In developing nations, mercury spills may not be properly cleaned in a timely way and instead are flushed down the drain and into the water system, incinerated, or dispatched to a landfill. One study of New Delhi hospitals by the Indian environmental group Toxic Links, a co-sponsor of the New Delhi conference, found a “substantial presence of mercury in ambient air” inside the hospitals. The levels exceeded several international safety standards. The room used to calibrate sphygmomanometers, in particular, was described as a mercury “hot spot.”
  Indeed, the presence of mercury in a hospital setting is not limited to thermometers and blood pressure devices.
  Nancy Mulvihill, vice president of not-for-profit Covenant Health Systems, a Catholic health care network with 20 facilities in New England, discovered this three years ago when Covenant pledged to eliminate mercury from all locations wherever possible. “It took a year, because mercury was in so much of what we used—thermometers, blood pressure devices, even the thermostats on the wall and fluorescent bulbs,” Mulvihill said.
  The WHO/Health Care Without Harm partnership focuses solely on thermometers and sphygmomanometers, which are widely used and have viable alternatives.
  Shifting to alternative thermometers is fairly straightforward, as digital thermometers are accepted as accurate and easy to use. The concern has been the cost, as the new thermometers have been more expensive. As of 2006, digital thermometers cost three times more than mercury ones in Mexico and Argentina and eleven times more in China.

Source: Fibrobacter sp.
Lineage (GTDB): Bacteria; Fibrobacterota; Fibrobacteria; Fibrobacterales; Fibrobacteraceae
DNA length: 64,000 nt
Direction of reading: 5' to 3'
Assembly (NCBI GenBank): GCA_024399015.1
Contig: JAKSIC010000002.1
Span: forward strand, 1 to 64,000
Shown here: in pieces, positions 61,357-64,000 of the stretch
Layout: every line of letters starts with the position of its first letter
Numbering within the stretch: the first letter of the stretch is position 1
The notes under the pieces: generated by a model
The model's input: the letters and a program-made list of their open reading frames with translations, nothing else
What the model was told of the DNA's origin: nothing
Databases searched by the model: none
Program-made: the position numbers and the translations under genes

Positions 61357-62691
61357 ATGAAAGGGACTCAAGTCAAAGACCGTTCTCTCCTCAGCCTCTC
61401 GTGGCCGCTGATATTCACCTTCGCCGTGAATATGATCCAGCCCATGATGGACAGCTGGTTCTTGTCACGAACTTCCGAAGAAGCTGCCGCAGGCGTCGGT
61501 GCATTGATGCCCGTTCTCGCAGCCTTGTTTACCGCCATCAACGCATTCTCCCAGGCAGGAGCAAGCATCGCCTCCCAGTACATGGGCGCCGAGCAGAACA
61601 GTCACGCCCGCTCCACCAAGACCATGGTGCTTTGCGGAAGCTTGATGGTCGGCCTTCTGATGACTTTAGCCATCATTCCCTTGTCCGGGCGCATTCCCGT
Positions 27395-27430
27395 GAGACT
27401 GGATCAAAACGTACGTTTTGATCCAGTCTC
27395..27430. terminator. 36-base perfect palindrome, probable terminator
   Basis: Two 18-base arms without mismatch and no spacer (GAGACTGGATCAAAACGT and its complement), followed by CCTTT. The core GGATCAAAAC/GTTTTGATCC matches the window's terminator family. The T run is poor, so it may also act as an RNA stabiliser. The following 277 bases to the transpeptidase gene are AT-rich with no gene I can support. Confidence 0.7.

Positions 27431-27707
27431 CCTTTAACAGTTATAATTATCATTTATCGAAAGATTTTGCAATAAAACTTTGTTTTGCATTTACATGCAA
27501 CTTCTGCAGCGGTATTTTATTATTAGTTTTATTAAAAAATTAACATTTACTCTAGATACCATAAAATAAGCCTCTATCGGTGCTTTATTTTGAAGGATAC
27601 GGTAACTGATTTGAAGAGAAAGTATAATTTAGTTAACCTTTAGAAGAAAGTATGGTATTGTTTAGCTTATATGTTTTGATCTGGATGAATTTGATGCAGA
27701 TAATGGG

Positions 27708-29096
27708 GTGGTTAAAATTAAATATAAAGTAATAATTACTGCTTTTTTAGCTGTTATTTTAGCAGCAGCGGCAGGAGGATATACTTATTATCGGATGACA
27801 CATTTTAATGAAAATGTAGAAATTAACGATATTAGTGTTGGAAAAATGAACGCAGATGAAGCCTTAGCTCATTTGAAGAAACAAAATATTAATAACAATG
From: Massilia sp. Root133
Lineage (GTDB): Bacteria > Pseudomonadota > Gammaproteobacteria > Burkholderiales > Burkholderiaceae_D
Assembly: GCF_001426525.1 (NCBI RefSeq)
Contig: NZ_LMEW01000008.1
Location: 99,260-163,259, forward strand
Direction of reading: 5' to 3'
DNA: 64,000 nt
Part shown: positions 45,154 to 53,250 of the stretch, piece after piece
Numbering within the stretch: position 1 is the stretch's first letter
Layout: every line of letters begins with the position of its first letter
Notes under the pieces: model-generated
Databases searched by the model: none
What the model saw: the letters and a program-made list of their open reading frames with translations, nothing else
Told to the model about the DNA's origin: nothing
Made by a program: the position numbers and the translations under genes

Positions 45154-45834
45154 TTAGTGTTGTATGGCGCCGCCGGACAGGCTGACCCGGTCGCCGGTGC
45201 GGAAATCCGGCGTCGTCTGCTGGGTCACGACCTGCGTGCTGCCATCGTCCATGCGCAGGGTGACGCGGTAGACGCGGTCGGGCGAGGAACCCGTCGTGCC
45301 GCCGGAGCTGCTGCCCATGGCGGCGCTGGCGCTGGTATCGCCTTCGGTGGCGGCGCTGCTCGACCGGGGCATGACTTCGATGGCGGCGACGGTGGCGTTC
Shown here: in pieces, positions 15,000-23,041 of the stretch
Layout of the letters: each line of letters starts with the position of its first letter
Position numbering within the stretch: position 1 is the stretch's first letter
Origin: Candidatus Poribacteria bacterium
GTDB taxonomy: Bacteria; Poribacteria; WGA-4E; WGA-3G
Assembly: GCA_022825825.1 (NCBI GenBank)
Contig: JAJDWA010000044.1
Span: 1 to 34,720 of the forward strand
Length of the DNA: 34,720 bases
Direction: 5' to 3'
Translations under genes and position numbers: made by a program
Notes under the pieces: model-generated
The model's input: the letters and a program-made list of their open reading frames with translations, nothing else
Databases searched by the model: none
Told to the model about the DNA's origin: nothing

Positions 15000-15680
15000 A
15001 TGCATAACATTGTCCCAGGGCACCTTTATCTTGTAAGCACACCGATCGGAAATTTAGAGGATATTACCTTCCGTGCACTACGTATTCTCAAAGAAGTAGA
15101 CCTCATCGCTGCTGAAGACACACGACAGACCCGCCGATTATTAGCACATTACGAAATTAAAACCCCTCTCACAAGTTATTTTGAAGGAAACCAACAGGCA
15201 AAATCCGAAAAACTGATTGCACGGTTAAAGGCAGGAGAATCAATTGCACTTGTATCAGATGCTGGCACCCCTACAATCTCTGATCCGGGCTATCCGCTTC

However, with greater quantities produced, the price has decreased. According to Orris, once hospitals calculate the cost of mercury thermometer breakage and cleaning up after the breaks, the switch becomes a minor budgetary issue.
  Encouraging people to invest in digital thermometers for home use is still a challenge in the developing world, Orris said. But mercury thermometers are largely being phased out so they are harder to find. China and, to a lesser extent, India are now the only countries making them. If a thermometer has a silver bulb, it contains mercury; if the bulb is any other color, it is mercury-free.
  Blood pressure devices have been a tougher sell due to uncertainty about accuracy, said Orris. One factor is that non-mercury sphygmomanometers need to be calibrated four times a year compared with once or twice for the mercury instruments. When used properly, they are accurate, but in many cases, health care workers were not calibrating them.
  Orris added that the quality of sphygmomanometers varies greatly by manufacturer, and that claims of dependability do not necessarily stand up. He recommends purchasing blood pressure units that have been evaluated by an impartial third party. Accurate models are out there, he stressed.
  “It turns out that the biggest inaccuracy with blood pressure devices is the people doing the measuring.” For example, he said, with the dystolic measurement, people often wait for the tone to disappear, which means recording an inaccurate figure.     Ongoing initiatives include training health care workers in the use of non-mercury devices, said Karliner.
  On Thursday, business leaders, health care providers and multilateral aid agencies met in New Delhi and agreed to promote production of accurate, affordable, mercury-free medical devices. Karliner said he is confident that the movement is “taking hold quickly around the world.”